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Zionist youth, Sonne advised them to call their group the Herzl Organization. After a few years, Sonne left his hometown and went to the capitals of the West, Vienna and Berlin, where he completed his education. These were also the days of the writing of his first poems and publications.

Sonne returned to Przemysl from time to time, to the joy of his friends and admirers, who eagerly absorbed his words and at times even succeeded in involving him in local Zionist activity, even though he kept his distance from any organized group.

Sonne greatly assisted in the forging of the character of the Organization of Academic Zionists (H. A. Tz.), which was founded in Galicia in 1912 with its headquarters in Przemysl. He participated in its convention in 1913 and delivered a speech in German entitled “Our Youth” that left a great impression.

Already in 1912, he was invited by the teacher's seminary in Jerusalem, established by the Ezra organization of Germany, to serve as a lecturer in Hebrew literature and psychology. However, on the day that he arrived in Jerusalem he was seriously injured when the train car in which he was riding overturned. He took ill, and after he recovered, he returned to Vienna in the summer of 1913. Without his knowledge, the Zionists of Przemysl chose him as a delegate to the 11th Zionist Congress in Vienna. He participated in that congress and met with Ch. N. Bialik, who in his time published the poems of Sonne in Hashiloach. Many people received him with admiration and enthusiastic friendship.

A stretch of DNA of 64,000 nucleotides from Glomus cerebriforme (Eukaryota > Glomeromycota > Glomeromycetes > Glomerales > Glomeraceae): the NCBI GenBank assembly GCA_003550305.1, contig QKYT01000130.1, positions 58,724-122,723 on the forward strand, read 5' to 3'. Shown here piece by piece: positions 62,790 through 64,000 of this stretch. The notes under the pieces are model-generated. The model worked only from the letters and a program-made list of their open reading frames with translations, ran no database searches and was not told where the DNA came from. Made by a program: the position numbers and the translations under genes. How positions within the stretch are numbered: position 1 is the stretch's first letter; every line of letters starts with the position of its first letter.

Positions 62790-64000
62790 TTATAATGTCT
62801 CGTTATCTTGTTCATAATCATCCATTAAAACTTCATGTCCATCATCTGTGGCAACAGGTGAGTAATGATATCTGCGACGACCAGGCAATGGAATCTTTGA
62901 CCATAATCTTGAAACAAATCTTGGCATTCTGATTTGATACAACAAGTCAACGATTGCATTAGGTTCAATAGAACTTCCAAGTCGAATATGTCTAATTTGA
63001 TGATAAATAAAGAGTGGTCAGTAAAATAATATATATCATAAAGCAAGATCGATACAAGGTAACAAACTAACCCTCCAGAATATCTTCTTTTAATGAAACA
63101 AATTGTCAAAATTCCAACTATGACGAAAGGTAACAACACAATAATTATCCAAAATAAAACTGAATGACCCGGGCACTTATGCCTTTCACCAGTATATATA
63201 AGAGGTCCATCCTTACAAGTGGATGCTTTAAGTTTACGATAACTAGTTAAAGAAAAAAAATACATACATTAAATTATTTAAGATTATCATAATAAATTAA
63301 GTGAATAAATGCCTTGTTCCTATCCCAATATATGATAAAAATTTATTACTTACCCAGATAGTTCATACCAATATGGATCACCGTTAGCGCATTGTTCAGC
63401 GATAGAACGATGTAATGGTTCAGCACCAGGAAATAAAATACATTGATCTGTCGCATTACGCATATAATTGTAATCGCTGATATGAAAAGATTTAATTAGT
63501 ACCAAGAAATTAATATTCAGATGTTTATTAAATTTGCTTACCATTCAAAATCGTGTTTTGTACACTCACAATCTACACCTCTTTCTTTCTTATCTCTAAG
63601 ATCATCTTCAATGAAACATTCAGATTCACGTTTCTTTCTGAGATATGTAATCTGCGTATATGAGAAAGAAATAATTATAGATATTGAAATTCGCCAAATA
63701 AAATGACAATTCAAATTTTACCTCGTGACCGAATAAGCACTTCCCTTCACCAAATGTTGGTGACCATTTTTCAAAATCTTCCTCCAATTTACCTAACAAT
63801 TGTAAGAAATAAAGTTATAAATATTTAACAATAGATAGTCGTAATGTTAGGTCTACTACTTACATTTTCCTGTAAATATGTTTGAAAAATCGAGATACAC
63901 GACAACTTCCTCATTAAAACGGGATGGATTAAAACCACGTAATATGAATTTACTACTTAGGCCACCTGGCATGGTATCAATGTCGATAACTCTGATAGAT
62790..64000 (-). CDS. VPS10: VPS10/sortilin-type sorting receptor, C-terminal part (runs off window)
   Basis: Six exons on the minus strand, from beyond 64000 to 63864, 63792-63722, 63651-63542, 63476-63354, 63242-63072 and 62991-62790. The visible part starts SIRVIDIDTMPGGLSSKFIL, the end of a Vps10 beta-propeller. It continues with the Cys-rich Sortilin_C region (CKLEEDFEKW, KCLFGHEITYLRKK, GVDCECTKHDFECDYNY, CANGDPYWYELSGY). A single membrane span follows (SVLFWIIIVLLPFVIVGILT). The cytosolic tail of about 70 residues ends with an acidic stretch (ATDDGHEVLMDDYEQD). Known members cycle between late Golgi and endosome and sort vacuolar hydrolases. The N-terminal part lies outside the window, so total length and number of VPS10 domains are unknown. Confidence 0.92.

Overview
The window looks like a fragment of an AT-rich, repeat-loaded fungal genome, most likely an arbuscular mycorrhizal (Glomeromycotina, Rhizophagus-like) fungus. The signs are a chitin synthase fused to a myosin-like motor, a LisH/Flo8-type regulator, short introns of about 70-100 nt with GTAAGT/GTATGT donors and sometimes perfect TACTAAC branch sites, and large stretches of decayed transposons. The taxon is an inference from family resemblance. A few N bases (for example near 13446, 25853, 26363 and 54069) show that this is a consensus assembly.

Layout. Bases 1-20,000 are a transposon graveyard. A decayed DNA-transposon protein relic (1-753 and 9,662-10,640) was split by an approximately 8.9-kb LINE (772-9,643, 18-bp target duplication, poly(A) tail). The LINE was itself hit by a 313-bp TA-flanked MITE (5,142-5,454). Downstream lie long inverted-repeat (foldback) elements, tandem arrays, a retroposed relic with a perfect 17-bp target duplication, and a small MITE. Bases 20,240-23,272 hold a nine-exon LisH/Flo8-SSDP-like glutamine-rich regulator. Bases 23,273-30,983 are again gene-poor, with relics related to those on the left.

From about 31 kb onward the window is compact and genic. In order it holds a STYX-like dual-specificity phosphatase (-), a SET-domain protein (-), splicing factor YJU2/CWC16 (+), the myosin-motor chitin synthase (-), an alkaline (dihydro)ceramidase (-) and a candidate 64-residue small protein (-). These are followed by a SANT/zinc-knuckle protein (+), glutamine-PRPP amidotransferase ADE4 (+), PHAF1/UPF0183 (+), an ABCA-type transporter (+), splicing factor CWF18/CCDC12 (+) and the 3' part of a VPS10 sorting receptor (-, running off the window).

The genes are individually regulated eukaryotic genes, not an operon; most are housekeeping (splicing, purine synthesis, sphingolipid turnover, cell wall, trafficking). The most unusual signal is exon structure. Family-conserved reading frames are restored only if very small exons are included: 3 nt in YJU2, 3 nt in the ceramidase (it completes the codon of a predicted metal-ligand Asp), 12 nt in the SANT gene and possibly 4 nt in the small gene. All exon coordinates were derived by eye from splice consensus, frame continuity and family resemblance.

When he recovered, he returned to the Land of Israel in 1913, after a short visit to Przemysl. He lectured in the teachers' seminary in Jerusalem that was directed by David Yellin until the summer of 1914. During his tenure, the battle for the primacy of the Hebrew Language in the Jewish schools in the Land began. However, Sonne refused to participate in it, for he took exception to the manner in which the struggle was conducted.

Sonne was in Vienna during the time of the First World War, where he dedicated himself, in accordance with his nature, to reading, writing, and making contact with the representatives of culture and the arts. Among his acquaintances were well known writers in the field of literature, such as James Joyce, Hugo von Hofmannsthal, Arthur Schnitzler, Richard Ber-Hoffman, Joseph Poper-Linkiaus, and especially Herman Baruch and Elias Canetti, who were connected to him with bonds of strong friendship.